According to David B. Soma, M.D., a pediatrician and pediatric sports medicine specialist at Mayo Clinic in Rochester, Minnesota, and a former college athlete who’s heavily involved in youth sports, most parents want to help guide their kids to happiness and success in a positive way. But sometimes parents lose sight of what really matters. That is when trouble hits and parental behaviors can squash a child’s enjoyment of a sport, cause anxiety and a lack of self-esteem, and make it likely the child will stop playing the sport altogether. “In some instances, parents are either putting a lot of pressure on their child because they’re screaming and yelling at the players and their own child or they’re yelling at other parents, coaches or officials, ” explains Dr. Soma. “That can really create a negative environment.”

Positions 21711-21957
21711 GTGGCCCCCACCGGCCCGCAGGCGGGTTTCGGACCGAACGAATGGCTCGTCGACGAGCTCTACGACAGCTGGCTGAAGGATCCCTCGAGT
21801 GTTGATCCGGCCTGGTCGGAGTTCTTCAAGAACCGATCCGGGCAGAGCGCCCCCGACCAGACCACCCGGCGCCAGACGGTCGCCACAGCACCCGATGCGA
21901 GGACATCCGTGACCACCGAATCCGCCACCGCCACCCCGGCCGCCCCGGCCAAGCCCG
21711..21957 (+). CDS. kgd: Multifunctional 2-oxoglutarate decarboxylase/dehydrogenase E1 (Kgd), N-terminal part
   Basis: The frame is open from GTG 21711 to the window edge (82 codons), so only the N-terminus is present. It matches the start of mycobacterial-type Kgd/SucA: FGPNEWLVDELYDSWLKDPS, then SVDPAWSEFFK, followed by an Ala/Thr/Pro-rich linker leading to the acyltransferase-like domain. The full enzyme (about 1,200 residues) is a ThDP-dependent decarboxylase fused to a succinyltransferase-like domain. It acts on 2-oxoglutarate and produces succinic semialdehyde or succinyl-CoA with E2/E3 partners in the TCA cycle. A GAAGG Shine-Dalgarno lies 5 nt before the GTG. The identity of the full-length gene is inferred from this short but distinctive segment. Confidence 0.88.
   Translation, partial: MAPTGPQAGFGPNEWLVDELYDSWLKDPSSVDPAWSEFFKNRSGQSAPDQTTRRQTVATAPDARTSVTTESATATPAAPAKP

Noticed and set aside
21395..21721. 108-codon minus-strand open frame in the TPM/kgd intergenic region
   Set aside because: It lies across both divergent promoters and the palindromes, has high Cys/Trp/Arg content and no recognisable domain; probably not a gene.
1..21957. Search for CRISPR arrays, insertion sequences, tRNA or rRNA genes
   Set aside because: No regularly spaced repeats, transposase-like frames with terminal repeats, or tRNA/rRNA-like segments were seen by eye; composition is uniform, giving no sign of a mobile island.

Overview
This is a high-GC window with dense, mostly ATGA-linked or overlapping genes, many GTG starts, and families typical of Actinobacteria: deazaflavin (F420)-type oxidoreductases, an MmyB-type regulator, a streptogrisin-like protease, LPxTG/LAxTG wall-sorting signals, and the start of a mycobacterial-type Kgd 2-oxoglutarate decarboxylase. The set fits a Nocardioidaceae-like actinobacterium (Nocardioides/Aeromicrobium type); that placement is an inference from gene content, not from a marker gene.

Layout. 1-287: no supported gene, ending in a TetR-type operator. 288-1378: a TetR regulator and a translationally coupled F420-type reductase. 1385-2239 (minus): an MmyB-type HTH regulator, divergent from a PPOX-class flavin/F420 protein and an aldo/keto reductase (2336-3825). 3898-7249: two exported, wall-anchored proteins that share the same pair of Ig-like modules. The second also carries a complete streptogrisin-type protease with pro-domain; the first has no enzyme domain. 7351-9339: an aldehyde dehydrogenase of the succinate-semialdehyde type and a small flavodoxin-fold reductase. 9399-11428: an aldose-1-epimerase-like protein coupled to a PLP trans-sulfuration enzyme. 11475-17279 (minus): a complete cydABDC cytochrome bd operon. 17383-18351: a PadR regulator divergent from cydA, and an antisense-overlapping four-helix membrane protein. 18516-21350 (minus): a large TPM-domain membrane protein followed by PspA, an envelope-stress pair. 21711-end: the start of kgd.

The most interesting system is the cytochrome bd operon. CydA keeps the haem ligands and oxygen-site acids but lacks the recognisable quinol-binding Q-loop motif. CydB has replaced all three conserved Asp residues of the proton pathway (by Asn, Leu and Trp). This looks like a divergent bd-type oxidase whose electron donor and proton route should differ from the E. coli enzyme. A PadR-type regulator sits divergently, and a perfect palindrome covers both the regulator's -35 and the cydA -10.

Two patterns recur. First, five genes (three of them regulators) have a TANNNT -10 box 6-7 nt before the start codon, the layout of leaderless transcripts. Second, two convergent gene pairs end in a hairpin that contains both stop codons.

“Sometimes parents even go so far as to sign a child up for a sport that the child doesn’t want to participate in. These kinds of behaviors are recipes for burnout. ” Then, often, a child simply walks away from all the fun and physical, social and mental health benefits that can come from playing a sport.
There are also off-field situations in which parents risk alienating their child from the game he or she once loved. “Sometimes parents will talk to or scold their kids about their ‘performance’ in a way that takes the fun out of playing, ” says Dr. Soma. “Parents want the best for their children and want them to succeed, ” says Dr. Soma, “but it is also not uncommon for parents to try to live out their dreams through their kids — not just in sports, but in many arenas.